Last week I went out halibut fishing in an effort to catch my commercial quota. I needed 1564 lbs and I wanted to get it done before the salmon start to run good and before my crew had to go back to school to teach.  I took Adam Gretsinger who has helped me for a few years now, and Steve Barry, another teacher who wanted to try his hand at commercial fishing. It took us three days from start to finish, but we got our quota and even a little extra. The first day I made a small fifty hook set in a spot that I hadn't tried before, but I wanted to expand my horizons, and I also wanted Steve to see what we would be doing. We made two longer sets and came  back and pulled the small one after a three hour soak. It had several salable halibut plus one that weighed 129 lbs. Unfortunately that was the only really nice fish we caught on that trip. As it was, it tangled the line and we spent over an hour trying to straighten out the mess. Fortunately the wind wasn't blowing too bad, so we could work on it without too much problem. We were encouraged by the big fish so we set more hooks in the same area. When we pulled it the next day the sand fleas had taken most of the bait, leaving us with bare hooks. There were two snaps side by side that were bent all out of shape, and a short ways down the line a huge sculpin or bullhead or double ugly was on the line; or his head was anyway. Something big had come up and sucked the body right off the hook, leaving just the head and a few guts dangling. I like to think it was a huge halibut, but I'll never know.  We lost a lot of bait to sand fleas on one of the other sets as well and didn't catch many sculpins or greycod to replace the bait, so we had to go in and buy three boxes of squid so we could re-bait. For the most part the weather was good, at least where we were fishing, not too much wind, although we were fishing during big tides-18ft plus. When you get the big tides, as I've mentioned before, you get a lot of current moving, as the tides are going in and out the bay, like filling and draining a bathtub. We didn't get any eels this time, but we did catch a few skates. They look a lot like a sting ray, but without the poisonous barb. They have beautiful eyes, green or yellow, and square lips which are located right on the bottom of their heads. I guess it helps with scooping up stuff from the bottom. I suppose that between the skates, halibut, grey cod, rockfish and sandfleas, the bottom must stay pretty clean. I'd love to have a submarine and go down for a look around. On one set we snagged a huge coral tree and broke the ground line. That's always a hassle.  We were able to go to the other end of the set and grab the bouy and get the remainder of the line back. The commercial Dungeness crab fishery is still going on, so I couldn't really go to all the areas I wanted to because certain spots were littered with crab pots, but in the end it didn't matter. We caught 1660 lbs of halibut, 96 pounds more than I needed, but the International Pacific Halibut Commission will subtract that from my quota next year, so it all comes out in the wash. The price was good, everyone made money and I'm free to go about my salmon fishing without having to think about the halibut now. All in all, 2016 has treated me pretty good.  I hope that you can say the same at year's end.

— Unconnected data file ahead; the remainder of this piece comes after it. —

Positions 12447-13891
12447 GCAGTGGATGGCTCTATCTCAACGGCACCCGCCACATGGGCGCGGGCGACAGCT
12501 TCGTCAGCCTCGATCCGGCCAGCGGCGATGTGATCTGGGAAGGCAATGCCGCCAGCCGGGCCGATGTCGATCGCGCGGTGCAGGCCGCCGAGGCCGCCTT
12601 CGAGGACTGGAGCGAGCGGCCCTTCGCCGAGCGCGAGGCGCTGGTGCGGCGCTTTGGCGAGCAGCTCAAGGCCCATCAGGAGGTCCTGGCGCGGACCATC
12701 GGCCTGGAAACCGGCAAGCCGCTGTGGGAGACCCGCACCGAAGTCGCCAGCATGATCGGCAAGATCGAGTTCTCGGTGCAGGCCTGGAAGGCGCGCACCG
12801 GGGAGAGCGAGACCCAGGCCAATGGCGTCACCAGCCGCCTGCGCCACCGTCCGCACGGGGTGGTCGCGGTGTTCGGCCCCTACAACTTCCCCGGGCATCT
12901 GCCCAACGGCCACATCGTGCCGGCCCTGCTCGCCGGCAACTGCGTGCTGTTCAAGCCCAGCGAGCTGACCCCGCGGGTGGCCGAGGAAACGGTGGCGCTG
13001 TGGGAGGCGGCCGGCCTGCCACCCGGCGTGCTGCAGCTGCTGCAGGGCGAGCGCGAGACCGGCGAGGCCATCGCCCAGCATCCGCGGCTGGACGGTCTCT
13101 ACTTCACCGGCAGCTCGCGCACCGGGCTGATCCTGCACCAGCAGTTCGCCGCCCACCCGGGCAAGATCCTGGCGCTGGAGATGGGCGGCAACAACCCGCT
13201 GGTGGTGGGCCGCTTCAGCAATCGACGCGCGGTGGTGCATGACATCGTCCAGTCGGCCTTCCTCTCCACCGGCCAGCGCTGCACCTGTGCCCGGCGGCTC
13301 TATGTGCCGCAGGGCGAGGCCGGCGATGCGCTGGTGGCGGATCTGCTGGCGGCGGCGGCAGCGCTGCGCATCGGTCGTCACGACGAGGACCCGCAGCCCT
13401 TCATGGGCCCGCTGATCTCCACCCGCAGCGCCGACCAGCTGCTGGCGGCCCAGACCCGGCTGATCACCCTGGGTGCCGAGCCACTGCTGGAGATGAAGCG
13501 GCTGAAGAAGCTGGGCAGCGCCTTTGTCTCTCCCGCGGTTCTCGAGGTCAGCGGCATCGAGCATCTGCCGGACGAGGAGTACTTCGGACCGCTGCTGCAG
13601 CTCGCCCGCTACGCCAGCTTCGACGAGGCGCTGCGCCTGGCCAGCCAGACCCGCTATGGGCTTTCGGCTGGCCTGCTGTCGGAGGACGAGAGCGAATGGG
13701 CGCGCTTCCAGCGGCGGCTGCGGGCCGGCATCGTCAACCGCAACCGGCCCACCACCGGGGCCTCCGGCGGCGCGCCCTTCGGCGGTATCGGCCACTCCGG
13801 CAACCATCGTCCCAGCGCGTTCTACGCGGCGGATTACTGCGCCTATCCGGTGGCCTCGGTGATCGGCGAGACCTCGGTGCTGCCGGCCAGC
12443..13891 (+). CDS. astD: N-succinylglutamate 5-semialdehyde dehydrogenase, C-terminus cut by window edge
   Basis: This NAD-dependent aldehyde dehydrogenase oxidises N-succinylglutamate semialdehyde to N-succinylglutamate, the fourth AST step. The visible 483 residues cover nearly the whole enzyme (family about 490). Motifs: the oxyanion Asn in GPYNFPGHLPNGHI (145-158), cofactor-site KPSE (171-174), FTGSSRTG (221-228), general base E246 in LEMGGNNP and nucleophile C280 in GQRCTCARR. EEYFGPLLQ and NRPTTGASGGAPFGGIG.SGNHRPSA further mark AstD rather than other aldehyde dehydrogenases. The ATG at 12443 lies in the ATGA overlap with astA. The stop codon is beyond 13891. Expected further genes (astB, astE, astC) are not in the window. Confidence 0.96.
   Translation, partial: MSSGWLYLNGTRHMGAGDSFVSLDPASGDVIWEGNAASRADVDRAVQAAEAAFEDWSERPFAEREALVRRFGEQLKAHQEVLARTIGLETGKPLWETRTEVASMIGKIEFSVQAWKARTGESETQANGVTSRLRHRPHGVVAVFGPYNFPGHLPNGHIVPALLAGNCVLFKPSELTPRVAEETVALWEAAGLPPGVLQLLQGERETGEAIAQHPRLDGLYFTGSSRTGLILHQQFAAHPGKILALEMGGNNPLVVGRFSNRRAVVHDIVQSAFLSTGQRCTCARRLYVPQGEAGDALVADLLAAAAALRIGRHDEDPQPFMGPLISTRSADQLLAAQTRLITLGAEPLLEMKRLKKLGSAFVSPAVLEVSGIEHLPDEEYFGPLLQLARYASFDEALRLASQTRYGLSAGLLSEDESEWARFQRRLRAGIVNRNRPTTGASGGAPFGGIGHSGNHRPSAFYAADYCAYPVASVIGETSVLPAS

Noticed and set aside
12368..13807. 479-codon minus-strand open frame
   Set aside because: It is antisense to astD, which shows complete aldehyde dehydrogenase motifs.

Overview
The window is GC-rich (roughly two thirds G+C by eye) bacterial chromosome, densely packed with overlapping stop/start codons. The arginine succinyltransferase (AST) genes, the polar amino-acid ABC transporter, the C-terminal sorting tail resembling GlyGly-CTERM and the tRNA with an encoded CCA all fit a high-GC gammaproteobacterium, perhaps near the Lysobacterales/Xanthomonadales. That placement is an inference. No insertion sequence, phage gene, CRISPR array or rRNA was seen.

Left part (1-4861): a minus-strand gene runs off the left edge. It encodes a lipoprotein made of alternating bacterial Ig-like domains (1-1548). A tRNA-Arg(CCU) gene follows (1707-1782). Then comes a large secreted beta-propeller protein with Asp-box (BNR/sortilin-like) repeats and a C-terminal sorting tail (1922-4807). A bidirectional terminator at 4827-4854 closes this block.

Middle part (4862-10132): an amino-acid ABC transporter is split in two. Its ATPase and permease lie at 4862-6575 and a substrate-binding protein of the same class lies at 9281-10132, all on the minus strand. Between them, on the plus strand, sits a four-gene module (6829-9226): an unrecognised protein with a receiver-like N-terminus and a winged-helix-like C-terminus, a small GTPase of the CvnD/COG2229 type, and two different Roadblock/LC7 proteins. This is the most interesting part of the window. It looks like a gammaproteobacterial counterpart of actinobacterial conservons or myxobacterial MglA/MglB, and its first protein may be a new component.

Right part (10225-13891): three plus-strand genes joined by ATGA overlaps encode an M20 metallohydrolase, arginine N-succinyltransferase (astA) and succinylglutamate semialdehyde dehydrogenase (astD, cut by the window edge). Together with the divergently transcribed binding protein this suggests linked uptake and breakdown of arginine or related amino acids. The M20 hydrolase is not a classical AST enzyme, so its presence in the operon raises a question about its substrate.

Monday, August 1, 2016

Hog's Breath is Better Than No Breath at All